Operations

What’s in a Name? Musings on a Pending Lawsuit

Maury Sutton, LCT Publisher
Posted on September 1, 1986

This month’s Limo Scene section contains an article concerning a recently filed lawsuit on be half of Celebrity Limousine Service Corporation of New York against Celebrity Limousine of Taylor Mill, Kentucky. In the initial filing, Celebrity (of New York) claims the “continued use of ‘Celebrity Limousine’ will continue to cause confusion and deception to the trade and the public” and “will cause serious and irreparable damage to the plaintiff’s business and reputation.”

Now, the distance from New York City to Taylor Mill (a town near Cincinnati) must be about 700 miles as the crow flies. I can’t wait to find out how many New Yorkers, or Kentuckians for that matter, were confused by the two Celebrities.

This is an important matter. Well, maybe it’s only important to the Celebrity Limousine Services operating in Chicago, Los Angeles, Seattle, New Orleans and elsewhere. Then again, I would think that those of you with limousine services names Star, Executive, Luxury, A-1, or VIP Limousines, to name only a few, would be interested in this lawsuit as well.

By the way, I wonder if a Gino’s Pizza in New York ever sued a Gino’s Pizza in Kentucky, claiming service mark infringement and confusion.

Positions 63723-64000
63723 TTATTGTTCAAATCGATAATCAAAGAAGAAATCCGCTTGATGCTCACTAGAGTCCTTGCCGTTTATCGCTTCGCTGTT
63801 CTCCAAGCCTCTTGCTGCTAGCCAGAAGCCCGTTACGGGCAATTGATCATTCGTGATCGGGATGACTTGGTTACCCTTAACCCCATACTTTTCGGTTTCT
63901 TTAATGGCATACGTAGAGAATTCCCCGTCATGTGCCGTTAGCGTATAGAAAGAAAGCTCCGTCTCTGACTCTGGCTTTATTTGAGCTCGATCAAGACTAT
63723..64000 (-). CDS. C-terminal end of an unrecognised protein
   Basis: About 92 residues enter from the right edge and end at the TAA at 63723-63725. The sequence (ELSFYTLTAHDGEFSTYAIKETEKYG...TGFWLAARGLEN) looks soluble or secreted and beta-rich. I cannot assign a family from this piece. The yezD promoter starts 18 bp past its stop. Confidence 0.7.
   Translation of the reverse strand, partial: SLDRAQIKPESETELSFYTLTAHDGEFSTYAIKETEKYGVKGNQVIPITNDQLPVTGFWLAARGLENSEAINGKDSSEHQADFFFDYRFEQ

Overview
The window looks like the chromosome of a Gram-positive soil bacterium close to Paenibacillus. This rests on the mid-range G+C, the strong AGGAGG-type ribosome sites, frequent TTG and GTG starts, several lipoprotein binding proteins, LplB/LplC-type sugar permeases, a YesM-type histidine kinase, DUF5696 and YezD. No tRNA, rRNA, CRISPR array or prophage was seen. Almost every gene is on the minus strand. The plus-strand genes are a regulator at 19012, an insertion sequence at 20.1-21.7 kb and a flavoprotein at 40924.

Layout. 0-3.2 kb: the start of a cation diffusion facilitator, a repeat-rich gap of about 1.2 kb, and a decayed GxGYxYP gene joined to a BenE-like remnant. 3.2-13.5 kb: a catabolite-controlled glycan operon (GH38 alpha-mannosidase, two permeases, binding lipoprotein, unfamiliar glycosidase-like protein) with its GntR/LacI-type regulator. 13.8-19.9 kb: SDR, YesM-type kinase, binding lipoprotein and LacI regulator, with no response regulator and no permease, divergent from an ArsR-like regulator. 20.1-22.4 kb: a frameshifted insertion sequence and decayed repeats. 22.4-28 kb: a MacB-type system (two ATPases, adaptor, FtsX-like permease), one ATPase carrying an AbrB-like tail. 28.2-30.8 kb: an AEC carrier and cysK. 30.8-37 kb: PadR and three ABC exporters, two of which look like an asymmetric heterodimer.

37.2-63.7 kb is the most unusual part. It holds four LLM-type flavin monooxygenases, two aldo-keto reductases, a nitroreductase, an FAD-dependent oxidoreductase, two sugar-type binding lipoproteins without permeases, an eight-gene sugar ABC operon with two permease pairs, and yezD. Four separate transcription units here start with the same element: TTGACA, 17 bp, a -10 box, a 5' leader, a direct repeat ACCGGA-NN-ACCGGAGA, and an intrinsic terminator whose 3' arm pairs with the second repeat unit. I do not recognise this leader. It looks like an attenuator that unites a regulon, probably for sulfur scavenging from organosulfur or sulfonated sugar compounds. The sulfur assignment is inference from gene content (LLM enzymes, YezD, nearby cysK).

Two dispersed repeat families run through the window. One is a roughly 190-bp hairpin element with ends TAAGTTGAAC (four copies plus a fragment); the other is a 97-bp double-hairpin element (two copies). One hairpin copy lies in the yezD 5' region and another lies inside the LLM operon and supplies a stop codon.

On another note, when an industry becomes a well-known “celebrity” as the limousine industry has over the past two years, a number of parties may want to get a piece of the action - most notably the government through taxes. Most recently, the Los Angeles Department of Airports is taking a closer look at limousine operators.

The agency is considering a measure that will require limousine operators to pay a $1,000 annual fee per vehicle in order to pick up at the airport. A number of Los Angeles-area services have banded together to fight the partial fee, and we hope to report a final decision in November.

If you read the memo distributed by the Los Angeles Department of Airports, you’ll note it states “many airports are currently reevaluating their own programs. Well, that’s interesting. We might suggest that when doing so, airport officials should take a look at the Dallas/Ft. Worth system. At the Dallas/Ft. Worth airport, everyone pays. Both commercial carriers and private parties are subject to access fees that begin at 50 cents. If you stay more than an hour, the fee is $2.00. (At least the Dallas/Ft. Worth system), seems equitable while we can’t say that about Los Angeles’ proposed program.

 

Related Topics: lawsuits

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